I can't tell you how many times I have to stop myself. How many times I'm so angry about something that has to do with my being gay, that I want to get on this blog and let someone have it, because he needs the shit kicked out of him, or he needs to be shaken violently, until his brain cells fall into place so he can think clearly, like a rational human being. Or I just need, for my own mental well-being, to relieve the pressure inside, because I'll go insane if I don't.
The recent crackdown on gay people in Russia (imagine what it's like to be gay there now); the way too many countries on the African continent treat their gay and lesbian citizens, even executing them because of who they love; the young people all over North America who are bullied into committing suicide; even the gay bashings you hear about from time to time in our largest cities, where, supposedly, people are more accepting of each other's differences. Every one of these–and so many more–enrage me, set me on fire. And I want more than anything to get on my blog, to use my voice, to rave about them, to go on and on if I have to, until the poison leaves my body, and I can put one foot in front of the other and function again.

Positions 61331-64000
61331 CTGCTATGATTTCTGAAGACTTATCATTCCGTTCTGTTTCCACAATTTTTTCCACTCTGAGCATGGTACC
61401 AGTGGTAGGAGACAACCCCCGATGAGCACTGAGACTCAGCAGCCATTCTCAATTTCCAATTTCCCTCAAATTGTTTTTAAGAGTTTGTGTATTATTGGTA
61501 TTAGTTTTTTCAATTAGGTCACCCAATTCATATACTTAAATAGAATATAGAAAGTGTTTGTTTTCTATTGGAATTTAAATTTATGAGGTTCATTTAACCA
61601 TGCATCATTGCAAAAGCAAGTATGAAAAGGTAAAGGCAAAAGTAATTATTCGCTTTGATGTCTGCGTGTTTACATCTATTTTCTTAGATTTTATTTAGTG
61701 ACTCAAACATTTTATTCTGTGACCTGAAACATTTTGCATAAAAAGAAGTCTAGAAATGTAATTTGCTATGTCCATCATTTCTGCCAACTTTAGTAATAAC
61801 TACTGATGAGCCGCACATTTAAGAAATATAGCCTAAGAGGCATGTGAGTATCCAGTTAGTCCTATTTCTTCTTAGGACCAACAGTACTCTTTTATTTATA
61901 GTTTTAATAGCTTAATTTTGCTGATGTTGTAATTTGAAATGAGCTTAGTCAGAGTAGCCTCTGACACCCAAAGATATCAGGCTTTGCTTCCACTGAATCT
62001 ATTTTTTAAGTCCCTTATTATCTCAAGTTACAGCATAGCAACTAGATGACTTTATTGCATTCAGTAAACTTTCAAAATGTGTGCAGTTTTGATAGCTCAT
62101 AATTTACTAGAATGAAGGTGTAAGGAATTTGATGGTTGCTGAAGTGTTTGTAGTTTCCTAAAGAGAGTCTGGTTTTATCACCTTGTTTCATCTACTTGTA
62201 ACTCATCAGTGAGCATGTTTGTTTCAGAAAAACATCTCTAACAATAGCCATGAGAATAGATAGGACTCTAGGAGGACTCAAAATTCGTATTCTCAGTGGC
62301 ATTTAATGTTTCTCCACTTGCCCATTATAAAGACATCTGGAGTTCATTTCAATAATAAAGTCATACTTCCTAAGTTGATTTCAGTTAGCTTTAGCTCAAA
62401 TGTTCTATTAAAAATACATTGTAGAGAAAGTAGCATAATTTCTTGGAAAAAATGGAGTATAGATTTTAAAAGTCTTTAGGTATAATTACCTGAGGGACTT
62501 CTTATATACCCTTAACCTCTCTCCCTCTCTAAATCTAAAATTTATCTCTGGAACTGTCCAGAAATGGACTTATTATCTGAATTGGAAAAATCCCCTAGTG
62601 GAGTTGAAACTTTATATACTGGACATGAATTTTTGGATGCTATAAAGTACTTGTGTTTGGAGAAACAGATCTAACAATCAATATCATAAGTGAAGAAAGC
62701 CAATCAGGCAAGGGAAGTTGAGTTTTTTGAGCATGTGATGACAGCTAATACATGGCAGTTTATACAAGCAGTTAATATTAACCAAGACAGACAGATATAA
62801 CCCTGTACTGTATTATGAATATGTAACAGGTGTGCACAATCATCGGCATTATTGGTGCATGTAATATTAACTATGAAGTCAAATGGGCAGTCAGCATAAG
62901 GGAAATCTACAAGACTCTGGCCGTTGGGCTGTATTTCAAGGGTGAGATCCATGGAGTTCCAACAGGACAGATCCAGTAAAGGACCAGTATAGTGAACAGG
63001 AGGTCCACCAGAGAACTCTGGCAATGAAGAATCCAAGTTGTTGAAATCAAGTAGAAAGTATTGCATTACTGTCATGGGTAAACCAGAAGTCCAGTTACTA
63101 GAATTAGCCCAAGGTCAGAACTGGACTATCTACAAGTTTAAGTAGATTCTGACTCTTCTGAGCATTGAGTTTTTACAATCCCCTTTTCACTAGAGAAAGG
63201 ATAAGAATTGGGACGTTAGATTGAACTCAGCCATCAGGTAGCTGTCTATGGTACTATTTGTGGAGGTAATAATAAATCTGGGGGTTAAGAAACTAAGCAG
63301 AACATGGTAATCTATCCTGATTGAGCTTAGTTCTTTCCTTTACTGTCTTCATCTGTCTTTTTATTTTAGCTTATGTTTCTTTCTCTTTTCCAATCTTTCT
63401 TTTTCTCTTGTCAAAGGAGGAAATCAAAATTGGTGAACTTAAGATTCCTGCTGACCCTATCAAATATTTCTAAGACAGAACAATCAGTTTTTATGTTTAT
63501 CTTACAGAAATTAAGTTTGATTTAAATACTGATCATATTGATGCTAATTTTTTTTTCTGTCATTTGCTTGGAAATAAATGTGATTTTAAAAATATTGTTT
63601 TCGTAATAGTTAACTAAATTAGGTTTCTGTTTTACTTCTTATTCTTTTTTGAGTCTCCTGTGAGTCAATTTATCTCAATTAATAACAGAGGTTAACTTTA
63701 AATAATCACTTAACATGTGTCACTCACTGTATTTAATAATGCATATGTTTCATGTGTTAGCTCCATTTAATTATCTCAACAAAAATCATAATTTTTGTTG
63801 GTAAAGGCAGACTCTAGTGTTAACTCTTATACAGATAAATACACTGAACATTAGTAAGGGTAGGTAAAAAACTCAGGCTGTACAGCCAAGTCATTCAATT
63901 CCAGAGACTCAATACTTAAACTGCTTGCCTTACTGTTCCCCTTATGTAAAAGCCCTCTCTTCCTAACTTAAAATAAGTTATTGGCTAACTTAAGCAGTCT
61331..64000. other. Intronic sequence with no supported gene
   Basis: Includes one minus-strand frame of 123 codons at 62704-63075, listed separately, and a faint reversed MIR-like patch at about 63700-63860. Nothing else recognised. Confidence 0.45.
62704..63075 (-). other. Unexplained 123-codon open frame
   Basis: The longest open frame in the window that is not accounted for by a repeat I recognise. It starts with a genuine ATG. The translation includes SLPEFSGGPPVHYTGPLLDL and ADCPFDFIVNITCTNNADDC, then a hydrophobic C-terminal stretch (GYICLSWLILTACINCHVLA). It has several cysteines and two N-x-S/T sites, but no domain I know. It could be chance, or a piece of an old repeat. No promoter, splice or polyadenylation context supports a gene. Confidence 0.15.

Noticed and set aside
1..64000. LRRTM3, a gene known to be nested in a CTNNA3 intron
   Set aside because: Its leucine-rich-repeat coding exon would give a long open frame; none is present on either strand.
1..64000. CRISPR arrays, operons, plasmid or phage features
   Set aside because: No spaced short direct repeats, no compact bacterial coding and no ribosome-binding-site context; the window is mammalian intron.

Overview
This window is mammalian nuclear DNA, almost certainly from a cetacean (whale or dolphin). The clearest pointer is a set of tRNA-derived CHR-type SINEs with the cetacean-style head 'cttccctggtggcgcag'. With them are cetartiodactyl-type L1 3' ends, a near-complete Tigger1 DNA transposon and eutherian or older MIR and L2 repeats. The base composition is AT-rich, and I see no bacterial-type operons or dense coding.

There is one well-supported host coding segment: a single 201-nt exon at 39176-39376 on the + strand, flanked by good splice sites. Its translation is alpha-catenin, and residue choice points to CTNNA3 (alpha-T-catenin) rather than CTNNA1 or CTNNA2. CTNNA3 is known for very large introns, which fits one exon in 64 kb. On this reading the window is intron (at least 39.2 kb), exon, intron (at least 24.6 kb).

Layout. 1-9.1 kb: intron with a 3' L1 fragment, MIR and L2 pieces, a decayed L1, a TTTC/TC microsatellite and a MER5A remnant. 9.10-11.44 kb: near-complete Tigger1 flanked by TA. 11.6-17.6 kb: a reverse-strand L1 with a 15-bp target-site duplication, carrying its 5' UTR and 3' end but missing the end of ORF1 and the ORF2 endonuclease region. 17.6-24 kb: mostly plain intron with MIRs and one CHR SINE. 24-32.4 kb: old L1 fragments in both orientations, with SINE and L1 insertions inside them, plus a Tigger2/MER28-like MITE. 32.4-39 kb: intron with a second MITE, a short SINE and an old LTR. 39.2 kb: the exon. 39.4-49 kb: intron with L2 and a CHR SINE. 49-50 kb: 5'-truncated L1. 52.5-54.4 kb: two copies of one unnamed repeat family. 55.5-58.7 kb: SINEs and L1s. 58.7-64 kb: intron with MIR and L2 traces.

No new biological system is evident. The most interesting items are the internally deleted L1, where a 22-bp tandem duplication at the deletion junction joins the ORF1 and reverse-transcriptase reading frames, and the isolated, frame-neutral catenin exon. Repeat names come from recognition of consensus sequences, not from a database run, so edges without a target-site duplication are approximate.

But I made the decision a couple of years ago to change the tone of what I write here, to take the high road, to be positive and uplifting, to write about things that build-up rather than tear-down. I no longer wanted to be like some other bloggers, angry all the time, using their platforms to sound off, to figuratively kick people in the head. Not that there's anything wrong with that. I just wanted to be different. I wanted to create a safe place for gay and lesbian people, particularly young people, as luck would have it, to turn to. To know that, when they came here, they'd hopefully leave feeling better about themselves and their lives and the world they live in. They'd find the strength to get through whatever's going on in their lives.
To repeat, this doesn't mean that I never feel like those who use their blogs to express their anger. In fact, I feel like them all the time, especially when I see or read about some of the fucked up stuff going on in the world. Here's the most recent example.
Yesterday, I watched a video by a young Canadian named Michael Gorlick. Briefly, after Michael lived in Vancouver for a year or so, he got to the point where, at the age of twenty-two, he couldn't take it anymore. His life was consumed by depression. He'd accepted that he was gay, but, because he was so scared, he hadn't been able to come out to any of his family and friends. Throughout his depression, he'd called his mother in Ontario, and she'd been a godsend in helping him get through it. But he hadn't been able to share the reason why he was in despair in the first place.